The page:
In last week’s post on the Horrors of Homogenization I presented examples of the large distortions caused by the adjustments applied by NOAA/NCDC to individual raw surface air temperature records. In this follow-up post I analyze the equally large distortions that similar adjustments applied by GISS introduce at the hemispheric and global scale. The analysis is performed by comparing the adjusted GISS series with unadjusted series I constructed from scratch some years ago using the same set of raw records as GISS and procedures which I describe briefly below.
Record selection: Over a period of months I went through thousands of GISTEMP raw records one by one, selecting those which I could verify by comparison with adjacent records and throwing out those that didn’t fit. At the end of this process I had selected 800 raw records, about 500 in the Northern Hemisphere and 300 in the Southern Hemisphere.
Projection distance: I found that there was no one-size fits-all answer, so I segregated the records into areas in which temperature trends were similar but different to the trends in adjoining areas, ultimately blocking out 64 areas ranging in size from a few hundred thousand to several million square miles.
Averaging: I then averaged the records in each area and area-weighted the averages to construct global and hemispheric temperature time series.
Finally I compared my global series with the published GISS “meteorological station data only” global surface air temperature series, which was constructed from homogeneity-adjusted versions of the same set of GISTEMP raw records that I had used. I don’t have the original GISS series to hand so in Figure 1 I compare it with the current GISS global series, which is not significantly different (the data are expressed as anomalies relative to 1890-1910 means so that the series start off around zero. My series on this and other Figures are labeled “RA”):
Figure 1: GISS vs RA surface air temperature series, Global
The peaks and troughs match up well but GISS shows about 0.3C more overall warming, which as illustrated by the GISS-minus-RA difference plot is added quite regularly. Since both GISS and I used the same raw data set we can reasonably assume that this added warming was a product of the GISS homogeneity adjustments.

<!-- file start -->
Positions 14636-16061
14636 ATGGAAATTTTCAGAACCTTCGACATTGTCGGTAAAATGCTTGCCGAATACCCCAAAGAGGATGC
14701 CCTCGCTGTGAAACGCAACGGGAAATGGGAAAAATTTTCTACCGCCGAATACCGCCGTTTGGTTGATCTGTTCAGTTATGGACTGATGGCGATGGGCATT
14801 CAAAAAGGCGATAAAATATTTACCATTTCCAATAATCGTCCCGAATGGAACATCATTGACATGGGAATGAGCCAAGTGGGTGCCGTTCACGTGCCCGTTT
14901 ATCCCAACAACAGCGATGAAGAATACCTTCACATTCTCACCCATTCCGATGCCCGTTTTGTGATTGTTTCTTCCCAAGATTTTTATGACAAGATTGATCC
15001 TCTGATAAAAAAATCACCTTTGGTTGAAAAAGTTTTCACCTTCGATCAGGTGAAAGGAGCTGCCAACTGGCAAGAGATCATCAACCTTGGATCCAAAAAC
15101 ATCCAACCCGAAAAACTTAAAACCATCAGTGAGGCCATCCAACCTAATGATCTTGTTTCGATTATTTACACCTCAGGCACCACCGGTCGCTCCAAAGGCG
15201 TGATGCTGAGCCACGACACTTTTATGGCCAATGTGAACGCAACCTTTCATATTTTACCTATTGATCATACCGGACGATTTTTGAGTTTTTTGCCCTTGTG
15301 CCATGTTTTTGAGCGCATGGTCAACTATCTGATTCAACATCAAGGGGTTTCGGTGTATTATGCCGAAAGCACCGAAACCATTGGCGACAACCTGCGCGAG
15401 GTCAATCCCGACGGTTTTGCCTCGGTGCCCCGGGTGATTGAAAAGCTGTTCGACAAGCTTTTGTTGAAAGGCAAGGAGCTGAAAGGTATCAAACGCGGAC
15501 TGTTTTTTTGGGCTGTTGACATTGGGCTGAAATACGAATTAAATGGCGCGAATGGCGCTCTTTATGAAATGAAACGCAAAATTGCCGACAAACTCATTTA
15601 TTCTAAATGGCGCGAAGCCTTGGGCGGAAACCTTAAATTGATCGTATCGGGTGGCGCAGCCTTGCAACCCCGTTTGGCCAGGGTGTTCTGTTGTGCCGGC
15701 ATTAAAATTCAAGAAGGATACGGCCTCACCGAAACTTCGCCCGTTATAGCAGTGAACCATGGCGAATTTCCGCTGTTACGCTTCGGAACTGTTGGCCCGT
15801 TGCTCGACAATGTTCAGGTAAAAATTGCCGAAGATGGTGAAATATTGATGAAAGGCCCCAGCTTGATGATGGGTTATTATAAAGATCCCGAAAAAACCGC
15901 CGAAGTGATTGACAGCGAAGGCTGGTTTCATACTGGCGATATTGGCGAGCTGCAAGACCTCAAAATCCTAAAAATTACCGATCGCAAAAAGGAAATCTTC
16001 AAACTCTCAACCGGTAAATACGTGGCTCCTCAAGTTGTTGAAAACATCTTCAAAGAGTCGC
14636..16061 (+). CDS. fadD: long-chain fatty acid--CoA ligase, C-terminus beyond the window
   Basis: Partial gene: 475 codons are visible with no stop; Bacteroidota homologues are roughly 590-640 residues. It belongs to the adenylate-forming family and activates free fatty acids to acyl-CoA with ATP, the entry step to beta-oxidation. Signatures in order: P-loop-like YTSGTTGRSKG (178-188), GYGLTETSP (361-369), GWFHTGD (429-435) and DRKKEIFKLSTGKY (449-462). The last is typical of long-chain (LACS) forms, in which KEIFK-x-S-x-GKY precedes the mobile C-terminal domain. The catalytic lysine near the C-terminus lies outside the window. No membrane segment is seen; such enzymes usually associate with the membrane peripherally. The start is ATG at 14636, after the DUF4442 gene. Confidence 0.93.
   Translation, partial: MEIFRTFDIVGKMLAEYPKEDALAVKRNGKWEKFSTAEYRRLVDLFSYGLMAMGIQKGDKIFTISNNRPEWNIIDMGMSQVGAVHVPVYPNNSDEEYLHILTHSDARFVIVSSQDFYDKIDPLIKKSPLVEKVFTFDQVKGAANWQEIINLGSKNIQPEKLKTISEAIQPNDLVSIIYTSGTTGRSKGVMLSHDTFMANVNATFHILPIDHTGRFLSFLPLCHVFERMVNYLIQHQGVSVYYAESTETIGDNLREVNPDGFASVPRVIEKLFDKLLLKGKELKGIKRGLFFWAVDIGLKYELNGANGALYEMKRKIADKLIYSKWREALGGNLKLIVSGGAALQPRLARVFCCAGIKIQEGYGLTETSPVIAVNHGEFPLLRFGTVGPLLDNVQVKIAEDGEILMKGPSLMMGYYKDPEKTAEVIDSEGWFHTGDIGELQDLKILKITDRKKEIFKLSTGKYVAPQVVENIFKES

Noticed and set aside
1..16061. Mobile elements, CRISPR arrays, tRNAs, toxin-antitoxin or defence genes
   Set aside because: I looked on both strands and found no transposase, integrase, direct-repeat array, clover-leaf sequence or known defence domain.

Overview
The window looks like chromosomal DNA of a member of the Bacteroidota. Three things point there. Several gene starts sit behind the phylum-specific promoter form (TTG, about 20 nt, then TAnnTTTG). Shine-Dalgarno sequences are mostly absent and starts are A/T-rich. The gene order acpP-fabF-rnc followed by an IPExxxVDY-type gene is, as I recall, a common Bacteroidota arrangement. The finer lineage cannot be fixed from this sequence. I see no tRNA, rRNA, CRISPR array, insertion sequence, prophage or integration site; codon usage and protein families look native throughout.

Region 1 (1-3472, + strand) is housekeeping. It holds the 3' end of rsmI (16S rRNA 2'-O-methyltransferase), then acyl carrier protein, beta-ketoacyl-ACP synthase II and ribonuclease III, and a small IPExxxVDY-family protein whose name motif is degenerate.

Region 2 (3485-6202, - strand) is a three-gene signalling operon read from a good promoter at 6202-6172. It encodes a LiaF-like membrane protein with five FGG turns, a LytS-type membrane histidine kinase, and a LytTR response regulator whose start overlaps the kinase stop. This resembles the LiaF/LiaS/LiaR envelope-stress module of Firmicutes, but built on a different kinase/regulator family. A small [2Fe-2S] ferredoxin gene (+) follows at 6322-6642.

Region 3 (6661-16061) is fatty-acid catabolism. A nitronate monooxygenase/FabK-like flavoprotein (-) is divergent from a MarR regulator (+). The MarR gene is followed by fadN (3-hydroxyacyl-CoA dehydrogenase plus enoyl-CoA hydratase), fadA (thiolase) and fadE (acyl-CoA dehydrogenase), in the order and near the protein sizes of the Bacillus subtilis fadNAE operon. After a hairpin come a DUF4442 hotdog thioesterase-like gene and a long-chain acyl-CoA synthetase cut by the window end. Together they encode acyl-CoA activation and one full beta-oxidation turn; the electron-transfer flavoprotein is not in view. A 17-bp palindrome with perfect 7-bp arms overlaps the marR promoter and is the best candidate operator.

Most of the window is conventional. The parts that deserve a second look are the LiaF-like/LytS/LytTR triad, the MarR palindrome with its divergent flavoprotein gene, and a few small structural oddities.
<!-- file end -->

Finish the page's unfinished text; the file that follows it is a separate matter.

The question now becomes, is the added warming real or was it manufactured by the GISS homogenization algorithm? Comparing the hemispheric series gives the answer.
Figure 2 compares my Northern Hemisphere series with the GISS Northern Hemisphere series. The two are very similar, showing a close peak-to-trough match and the same amount of overall warming. (The match is in fact close enough to allow my results to be considered an independent verification of GISS’s.) Clearly the GISS homogenization process has not added any significant amount of warming in the Northern Hemisphere:
Figure 2: GISS vs RA surface air temperature series, North Hemisphere
Which of course means that it must have added it in the Southern Hemisphere. And indeed it has. About six-tenths of a degree C since 1900:
Figure 3: GISS vs RA surface air temperature series, South Hemisphere
Is there any chance this added warming is real? None. Figure 4, which plots 1970-2000 warming calculated from raw GHCN v2 surface air temperature records at 495 stations against latitude, confirms a large warming differential between the hemispheres. I spent a considerable amount of time looking into this differential and confirmed that there is no way the Southern Hemisphere raw records can legitimately be adjusted to the point where they show as much warming as the Northern Hemisphere records:
Figure 4: 1970-2000 warming from 495 raw surface air temperature records plotted against latitude
Yet this is what the GISS adjustments have done. The GISS Southern Hemisphere series shows the same amount of warming since 1890 as the GISS Northern Hemisphere series (Figure 5). The trend lines in fact have almost identical gradients. If this is a coincidence it’s a very remarkable one:
Figure 5: GISS North and South Hemisphere surface air temperature time series
Not even climate models can match GISS’s Southern Hemisphere series. I downloaded the multi-model surface air temperature (tas) means from the CMIP5 suite of models the IPCC used in the AR5 from KNMI Climate Explorer and plotted them against the GISS and RA series. There’s a good match with both in the Northern Hemisphere:
Figure 6: GISS (red) & RA (blue) surface air temperature series vs. CMIP5 climate model means (black), North Hemisphere
But the climate models fall far short of matching the warming shown by the GISS series in the Southern Hemisphere. If anything they are a closer match to mine:
Figure 7: GISS (red) & RA (blue) surface air temperature series vs. CMIP5 climate model means (black), South Hemisphere
How did GISS achieve this result? As Euan pointed out to me in correspondence: “it should be obvious that the S hemisphere has been homogenised to match a nearby set of stations – the N hemisphere.” And if one starts in an area of the N. Hemisphere that shows significant warming, homogenizes the surrounding raw records with it, and then moves progressively south homogenizing raw records with the already-homogenized records to the north it’s possible to see how something like this could happen. Confirming that it did happen, however, would take a lot of work.